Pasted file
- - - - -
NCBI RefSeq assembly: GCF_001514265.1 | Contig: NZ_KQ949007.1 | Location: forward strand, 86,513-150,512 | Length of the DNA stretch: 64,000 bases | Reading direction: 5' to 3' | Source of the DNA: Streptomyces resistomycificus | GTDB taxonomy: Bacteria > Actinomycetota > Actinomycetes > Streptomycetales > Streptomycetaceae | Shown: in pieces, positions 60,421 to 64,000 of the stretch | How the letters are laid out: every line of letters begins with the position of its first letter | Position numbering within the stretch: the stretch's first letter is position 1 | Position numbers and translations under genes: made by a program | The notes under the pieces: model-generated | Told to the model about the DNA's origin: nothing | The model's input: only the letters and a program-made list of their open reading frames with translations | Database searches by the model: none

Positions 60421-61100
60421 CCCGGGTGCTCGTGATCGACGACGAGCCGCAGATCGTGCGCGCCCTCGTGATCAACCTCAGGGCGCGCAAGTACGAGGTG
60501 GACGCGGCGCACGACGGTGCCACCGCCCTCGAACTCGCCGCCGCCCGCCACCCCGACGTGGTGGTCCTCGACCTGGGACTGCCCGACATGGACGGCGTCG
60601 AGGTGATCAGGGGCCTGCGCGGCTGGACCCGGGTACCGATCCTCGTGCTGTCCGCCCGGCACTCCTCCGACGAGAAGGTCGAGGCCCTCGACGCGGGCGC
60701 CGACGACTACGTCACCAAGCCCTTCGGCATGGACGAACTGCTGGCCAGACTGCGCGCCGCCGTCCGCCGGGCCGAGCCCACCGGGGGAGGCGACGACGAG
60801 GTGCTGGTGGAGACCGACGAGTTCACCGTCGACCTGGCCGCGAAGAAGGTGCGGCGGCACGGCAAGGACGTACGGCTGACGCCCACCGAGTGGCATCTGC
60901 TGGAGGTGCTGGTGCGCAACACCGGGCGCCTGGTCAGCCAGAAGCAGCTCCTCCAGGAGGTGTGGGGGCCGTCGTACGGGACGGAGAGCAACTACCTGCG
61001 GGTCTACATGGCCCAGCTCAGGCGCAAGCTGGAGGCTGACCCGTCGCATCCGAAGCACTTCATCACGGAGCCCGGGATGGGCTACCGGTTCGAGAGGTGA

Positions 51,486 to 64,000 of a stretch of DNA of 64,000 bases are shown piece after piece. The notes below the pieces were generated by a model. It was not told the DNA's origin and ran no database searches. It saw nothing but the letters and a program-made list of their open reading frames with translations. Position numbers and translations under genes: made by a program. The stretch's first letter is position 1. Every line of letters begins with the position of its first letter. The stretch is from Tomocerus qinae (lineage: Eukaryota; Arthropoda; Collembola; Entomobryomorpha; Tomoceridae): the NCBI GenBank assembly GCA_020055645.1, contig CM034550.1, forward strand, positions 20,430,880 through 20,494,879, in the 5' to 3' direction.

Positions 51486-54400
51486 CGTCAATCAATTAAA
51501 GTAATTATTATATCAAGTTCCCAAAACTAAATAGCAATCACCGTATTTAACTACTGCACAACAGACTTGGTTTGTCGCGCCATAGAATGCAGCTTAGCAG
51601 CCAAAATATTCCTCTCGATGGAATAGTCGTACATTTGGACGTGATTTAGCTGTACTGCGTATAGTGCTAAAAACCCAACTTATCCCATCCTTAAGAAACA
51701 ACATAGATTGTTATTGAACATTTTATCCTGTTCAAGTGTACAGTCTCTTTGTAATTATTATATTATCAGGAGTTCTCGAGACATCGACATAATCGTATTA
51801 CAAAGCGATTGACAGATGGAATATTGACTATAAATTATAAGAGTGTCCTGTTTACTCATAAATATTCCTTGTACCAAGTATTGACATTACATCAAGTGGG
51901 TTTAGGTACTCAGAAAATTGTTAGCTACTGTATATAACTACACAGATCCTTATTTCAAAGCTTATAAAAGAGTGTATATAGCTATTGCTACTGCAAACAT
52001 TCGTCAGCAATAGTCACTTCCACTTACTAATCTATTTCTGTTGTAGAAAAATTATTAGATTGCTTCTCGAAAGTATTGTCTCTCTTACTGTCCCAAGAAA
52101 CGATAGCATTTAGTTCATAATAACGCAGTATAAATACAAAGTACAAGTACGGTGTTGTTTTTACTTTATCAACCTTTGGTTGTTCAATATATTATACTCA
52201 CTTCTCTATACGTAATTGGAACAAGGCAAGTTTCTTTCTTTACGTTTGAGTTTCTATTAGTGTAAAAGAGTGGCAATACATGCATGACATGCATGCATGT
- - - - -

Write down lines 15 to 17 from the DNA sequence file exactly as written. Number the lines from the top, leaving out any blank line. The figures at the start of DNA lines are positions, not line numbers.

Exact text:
51701 ACATAGATTGTTATTGAACATTTTATCCTGTTCAAGTGTACAGTCTCTTTGTAATTATTATATTATCAGGAGTTCTCGAGACATCGACATAATCGTATTA
51801 CAAAGCGATTGACAGATGGAATATTGACTATAAATTATAAGAGTGTCCTGTTTACTCATAAATATTCCTTGTACCAAGTATTGACATTACATCAAGTGGG
51901 TTTAGGTACTCAGAAAATTGTTAGCTACTGTATATAACTACACAGATCCTTATTTCAAAGCTTATAAAAGAGTGTATATAGCTATTGCTACTGCAAACAT